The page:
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November 9, 2005.


The opinion of the court was delivered by: JOHN BATES, District Judge


Pursuant to the Freedom of Information Act ("FOIA"), 5 U.S.C. § 552, plaintiff, a federal inmate proceeding pro se, filed FOIA requests to the Executive Office of United States Attorneys ("EOUSA"), the Bureau of Alcohol, Tobacco, and Firearms ("ATF"), the Federal Bureau of Investigation ("FBI"), the United States Marshals Service ("USMS"), the Criminal Division of the Department of Justice ("DOJ"), and the Drug Enforcement Administration ("DEA"). The present action seeks review of these agencies' dispositions of plaintiff's FOIA requests. Defendants have filed motions for summary judgment. Based on the factual record and the applicable law, the Court will grant defendants' motions.


  On May 26, 1999, in the United States District Court for the Western District of Texas, plaintiff was sentenced to 365 months imprisonment. Complaint ("Compl."), Attachment, Judgment. Plaintiff subsequently filed FOIA requests with a number of federal agencies, seeking documents related to the criminal investigation that led to his conviction. Plaintiff seeks the information in order to challenge his conviction on the ground that the prosecution withheld exculpatory evidence at his trial. Compl., ¶¶ 1, 3.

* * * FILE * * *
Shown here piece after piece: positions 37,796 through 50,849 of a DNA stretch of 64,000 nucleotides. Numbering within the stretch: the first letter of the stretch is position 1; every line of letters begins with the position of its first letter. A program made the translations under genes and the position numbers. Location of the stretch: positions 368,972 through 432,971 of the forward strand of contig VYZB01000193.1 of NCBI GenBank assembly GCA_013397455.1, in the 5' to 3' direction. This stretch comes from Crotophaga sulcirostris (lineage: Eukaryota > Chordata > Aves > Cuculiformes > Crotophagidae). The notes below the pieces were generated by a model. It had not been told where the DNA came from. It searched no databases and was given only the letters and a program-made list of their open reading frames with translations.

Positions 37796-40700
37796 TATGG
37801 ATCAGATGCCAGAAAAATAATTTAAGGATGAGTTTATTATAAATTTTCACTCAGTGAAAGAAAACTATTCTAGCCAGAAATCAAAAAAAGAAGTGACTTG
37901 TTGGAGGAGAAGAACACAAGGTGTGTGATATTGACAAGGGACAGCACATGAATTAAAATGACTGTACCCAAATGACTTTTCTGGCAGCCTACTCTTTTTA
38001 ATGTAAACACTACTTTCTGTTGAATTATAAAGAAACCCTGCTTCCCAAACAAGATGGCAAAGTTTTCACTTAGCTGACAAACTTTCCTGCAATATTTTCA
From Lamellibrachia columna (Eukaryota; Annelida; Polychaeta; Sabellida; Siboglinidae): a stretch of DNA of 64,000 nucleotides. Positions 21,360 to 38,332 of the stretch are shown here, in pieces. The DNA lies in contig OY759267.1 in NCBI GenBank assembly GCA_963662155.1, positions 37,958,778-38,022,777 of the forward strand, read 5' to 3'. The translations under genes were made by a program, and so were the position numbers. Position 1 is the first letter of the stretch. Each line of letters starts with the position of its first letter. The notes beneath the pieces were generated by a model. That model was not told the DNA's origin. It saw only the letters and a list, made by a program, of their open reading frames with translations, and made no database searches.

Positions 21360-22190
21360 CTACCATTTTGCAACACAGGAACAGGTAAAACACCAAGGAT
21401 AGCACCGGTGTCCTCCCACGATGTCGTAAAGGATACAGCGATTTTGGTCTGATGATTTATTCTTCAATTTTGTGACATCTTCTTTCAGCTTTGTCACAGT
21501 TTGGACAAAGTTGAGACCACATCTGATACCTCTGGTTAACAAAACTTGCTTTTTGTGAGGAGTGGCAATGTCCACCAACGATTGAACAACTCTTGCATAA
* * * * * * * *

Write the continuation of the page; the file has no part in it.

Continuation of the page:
On February 23, 2004, plaintiff sent a FOIA request to DOJ for all records in his name. Defendants' Motion for Summary Judgment ("Defts.' Mot."), Declaration of Kathy Hsu ("Hsu Decl."), Exhibit ("Ex.") 1.*fn1 DOJ notified plaintiff on February 10, 2005 that the agency had not located any records responsive to his request. Id., Ex. 7. On June 7, 2005, DOJ informed plaintiff that it had performed an additional search in the Asset Forfeiture and Money Laundering Section. Id., ¶ 9. DOJ located a single-page document listing ten seized assets, and requested plaintiff to identify which assets had previously been owned by him. Id., ¶ 10. In response, plaintiff stated that he was not the individual identified on the asset list and had never had a possessory interest in any of the assets. Id., Ex. 9.